July 23, 2008

Book Review - With Speed and Violence

Pearce, an environmental science journalist, shares his increasing concern about global warming through this book. He writes that the more he learns about scientific predictions for environmental change, the worse things look. If any one clear message is conveyed through this book, it is that scientific predictions are uncertain. Pearce presents the complexity of global warming in a way that makes science approachable. He first presents some historical background on global climate study, discussing research that investigates the planet using core sampling as well as efforts to document climate and oceanography in the late 19th and early 20th centuries. Most parts of the book address different components of the climate change system: melting ice, deforestation and increasing carbon in the atmosphere, and fuel use contributions to warming temperatures. He combines these themes with information about geomorphology to analyze the cycle of ice ages and warming trends. He studies the balance of climate experiences within the earth system, showing how desert in Africa balances rain forest in South America, and looking at the effects of ocean behavior such as monsoons and El Nino phenomenon on terrestrial weather. The last two sections summarize the science, but conclude that the present climate situation is a turning point unlike past climate changes. Several possible tipping points are considered. Pearce clearly sends the message that everyone should be concerned about global climate change and that society needs to take immediate actions to turn us away from these tipping points. This book is based on a great depth of scientific research, but citations to that body of work are few for those who want to read further on this topic.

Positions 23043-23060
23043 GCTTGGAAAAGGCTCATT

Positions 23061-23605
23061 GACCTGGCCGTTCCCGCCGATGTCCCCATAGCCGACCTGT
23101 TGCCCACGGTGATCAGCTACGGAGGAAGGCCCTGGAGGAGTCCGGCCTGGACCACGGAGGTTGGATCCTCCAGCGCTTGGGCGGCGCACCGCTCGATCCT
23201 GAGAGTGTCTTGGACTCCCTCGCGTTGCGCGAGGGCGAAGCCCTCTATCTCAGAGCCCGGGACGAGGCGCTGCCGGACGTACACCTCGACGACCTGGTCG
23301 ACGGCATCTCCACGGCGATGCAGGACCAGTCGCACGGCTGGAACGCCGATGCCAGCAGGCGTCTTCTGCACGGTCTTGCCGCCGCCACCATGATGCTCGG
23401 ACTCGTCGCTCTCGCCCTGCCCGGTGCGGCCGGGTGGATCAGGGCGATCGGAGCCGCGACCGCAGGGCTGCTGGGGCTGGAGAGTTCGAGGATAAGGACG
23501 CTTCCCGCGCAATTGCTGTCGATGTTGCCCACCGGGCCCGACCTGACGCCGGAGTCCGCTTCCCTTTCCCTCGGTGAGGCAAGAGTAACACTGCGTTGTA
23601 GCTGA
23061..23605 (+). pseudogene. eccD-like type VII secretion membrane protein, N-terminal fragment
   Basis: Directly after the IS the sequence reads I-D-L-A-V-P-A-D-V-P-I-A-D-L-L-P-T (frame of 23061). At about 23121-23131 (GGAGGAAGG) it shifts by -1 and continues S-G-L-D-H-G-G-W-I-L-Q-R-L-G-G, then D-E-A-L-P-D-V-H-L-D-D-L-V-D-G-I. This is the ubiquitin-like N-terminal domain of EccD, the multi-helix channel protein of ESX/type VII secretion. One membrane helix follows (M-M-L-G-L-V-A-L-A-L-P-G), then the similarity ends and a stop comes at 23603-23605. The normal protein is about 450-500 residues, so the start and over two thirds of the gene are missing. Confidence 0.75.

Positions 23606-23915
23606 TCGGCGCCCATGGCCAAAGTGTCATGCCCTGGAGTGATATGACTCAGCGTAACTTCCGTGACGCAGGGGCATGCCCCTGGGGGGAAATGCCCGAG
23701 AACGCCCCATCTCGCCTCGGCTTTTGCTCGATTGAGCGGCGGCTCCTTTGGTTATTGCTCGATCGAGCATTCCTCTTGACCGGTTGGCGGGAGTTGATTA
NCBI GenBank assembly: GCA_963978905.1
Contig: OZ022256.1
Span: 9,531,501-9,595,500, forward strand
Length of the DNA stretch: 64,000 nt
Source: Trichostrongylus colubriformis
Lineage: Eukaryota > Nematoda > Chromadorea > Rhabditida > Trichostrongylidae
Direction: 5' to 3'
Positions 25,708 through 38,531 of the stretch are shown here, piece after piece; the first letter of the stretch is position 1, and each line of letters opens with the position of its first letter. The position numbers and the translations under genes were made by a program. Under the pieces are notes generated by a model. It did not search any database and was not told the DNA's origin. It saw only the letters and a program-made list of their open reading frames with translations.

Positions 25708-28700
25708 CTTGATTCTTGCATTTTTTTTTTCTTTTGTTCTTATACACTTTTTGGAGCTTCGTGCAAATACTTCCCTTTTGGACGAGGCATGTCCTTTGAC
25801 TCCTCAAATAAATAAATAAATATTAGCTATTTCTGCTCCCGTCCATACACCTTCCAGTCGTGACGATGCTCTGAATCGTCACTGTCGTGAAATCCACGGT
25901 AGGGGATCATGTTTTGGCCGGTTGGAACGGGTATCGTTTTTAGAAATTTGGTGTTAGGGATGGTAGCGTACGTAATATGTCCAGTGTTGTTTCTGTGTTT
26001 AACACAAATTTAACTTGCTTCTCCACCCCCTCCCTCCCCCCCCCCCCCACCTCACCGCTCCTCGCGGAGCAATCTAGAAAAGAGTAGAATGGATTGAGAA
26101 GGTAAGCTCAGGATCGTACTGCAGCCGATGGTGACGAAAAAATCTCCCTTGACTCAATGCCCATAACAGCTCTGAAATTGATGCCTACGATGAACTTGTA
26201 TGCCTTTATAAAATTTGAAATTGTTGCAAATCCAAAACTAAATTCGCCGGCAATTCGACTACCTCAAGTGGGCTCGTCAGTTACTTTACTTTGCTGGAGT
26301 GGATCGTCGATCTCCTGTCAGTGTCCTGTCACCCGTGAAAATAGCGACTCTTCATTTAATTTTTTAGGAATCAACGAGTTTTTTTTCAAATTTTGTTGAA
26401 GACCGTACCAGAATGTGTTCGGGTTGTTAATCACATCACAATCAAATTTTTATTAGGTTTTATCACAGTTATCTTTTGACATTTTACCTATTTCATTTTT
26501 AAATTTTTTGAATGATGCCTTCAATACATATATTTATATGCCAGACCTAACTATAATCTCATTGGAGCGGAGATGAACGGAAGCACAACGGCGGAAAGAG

This book can be found in HECSA Library:

With Speed and Violoence: Why Scientists Fear Tipping Points in Climate Change
Fred Pearce
QC 981.8 .C5 P415 2008